Christians agree with Muslims that the goal of all of life (including politics) is theocracy. We agree that if God is Lord of our hearts, he must also be Lord of our state. Furthermore, we have always understood our goal and mission, as stated in the Great Commission, as the gospel of Jesus filling the earth. Our fundamental disagreement with Islam is over which God is Lord. Where Islam claims that Allah is God and Muhammad is his prophet, Christians insist that the Trinity is the one God of the universe, and that he has revealed himself in the person of Jesus Christ. He has been given the name above every name, and it is to him that all things in heaven and on earth must bow (cf. Phil. 2:9-11).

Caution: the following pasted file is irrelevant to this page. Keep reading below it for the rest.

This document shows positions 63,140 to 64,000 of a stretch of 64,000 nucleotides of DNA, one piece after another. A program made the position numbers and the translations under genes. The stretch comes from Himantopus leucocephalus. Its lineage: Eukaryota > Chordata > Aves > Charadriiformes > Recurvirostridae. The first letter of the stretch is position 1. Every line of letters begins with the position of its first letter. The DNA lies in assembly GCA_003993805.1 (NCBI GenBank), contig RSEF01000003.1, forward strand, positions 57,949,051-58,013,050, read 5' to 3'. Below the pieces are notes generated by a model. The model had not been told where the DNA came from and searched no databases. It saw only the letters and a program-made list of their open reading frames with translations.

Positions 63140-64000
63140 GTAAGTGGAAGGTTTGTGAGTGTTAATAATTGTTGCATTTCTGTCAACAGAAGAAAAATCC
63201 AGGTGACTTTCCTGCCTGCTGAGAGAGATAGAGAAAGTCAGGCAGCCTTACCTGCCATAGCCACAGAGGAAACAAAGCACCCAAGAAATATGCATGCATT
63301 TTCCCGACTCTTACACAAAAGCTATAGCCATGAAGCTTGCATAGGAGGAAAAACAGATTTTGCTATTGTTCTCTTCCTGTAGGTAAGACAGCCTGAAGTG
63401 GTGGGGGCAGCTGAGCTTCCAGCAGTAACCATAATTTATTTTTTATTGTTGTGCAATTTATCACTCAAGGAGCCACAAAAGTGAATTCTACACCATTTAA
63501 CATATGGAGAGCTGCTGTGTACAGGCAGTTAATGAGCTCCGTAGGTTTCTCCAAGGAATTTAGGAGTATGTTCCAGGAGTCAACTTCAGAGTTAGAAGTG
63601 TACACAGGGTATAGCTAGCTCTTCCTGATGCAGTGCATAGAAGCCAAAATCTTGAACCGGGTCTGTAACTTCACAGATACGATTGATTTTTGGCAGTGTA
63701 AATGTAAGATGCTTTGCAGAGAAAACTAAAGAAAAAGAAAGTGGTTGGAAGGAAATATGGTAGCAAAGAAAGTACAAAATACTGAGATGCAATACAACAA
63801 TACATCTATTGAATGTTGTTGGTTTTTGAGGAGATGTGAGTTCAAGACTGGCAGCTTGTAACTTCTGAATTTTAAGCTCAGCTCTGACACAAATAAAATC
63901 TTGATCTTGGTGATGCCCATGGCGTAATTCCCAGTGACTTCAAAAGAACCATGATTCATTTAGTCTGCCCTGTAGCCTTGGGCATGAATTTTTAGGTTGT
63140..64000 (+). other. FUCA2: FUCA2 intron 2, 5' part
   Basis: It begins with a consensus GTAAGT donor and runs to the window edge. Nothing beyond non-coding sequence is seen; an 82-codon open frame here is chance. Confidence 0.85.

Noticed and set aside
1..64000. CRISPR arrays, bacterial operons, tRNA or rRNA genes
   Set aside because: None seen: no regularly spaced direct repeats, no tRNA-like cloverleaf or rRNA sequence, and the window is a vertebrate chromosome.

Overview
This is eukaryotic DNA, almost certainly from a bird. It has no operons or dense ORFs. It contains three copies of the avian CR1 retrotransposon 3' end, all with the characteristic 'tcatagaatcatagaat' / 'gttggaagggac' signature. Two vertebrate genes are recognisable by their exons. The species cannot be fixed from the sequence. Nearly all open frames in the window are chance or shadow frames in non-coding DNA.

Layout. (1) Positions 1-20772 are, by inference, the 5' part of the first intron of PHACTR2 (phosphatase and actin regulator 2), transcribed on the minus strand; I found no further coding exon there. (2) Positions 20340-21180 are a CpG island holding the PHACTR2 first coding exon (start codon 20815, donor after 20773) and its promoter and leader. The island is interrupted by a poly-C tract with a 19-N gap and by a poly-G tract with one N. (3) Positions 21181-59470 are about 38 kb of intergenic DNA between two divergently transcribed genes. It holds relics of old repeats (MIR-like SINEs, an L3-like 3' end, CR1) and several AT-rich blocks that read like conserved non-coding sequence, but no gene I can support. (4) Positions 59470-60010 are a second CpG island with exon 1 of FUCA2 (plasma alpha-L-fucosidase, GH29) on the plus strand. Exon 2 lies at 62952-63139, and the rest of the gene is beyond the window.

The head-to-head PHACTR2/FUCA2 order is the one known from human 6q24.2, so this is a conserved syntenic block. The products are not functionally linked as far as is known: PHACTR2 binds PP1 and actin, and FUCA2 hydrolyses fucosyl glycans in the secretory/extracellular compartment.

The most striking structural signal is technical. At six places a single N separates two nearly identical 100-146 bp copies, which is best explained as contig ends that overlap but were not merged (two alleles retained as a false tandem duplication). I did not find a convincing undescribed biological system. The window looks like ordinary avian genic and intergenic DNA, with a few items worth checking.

This gives some Christians the “willies” when they remember some of the atrocities of the crusades and other “Christian” states carried out in the name of Christ. But the opposite and far worse error is the assumption that there is some realm that Jesus is not King of. Christians have for too long lived and thought like functional atheists when it comes to politics. The failure of the medieval Church, the crusades, et al was not that they believed Jesus was Lord of the state. The problem was that they came to believe that the weapon of the state (the sword) was to be preferred to the weapon of the Church (the Word of God). The Christian faith declares that God overthrew the powers of sin and darkness in the death and resurrection of Jesus Christ. More powerful than any two-edged sword is the Word of God, the same Word that created the worlds from nothing, the same Word that called Jesus back from the dead. The medieval Church, instead of understanding that self-sacrificing love is the way to glory and dominion, stooped to the rocks and sticks of military coercion. The irony is that in fighting Islam, we stooped to the tactics of Islam.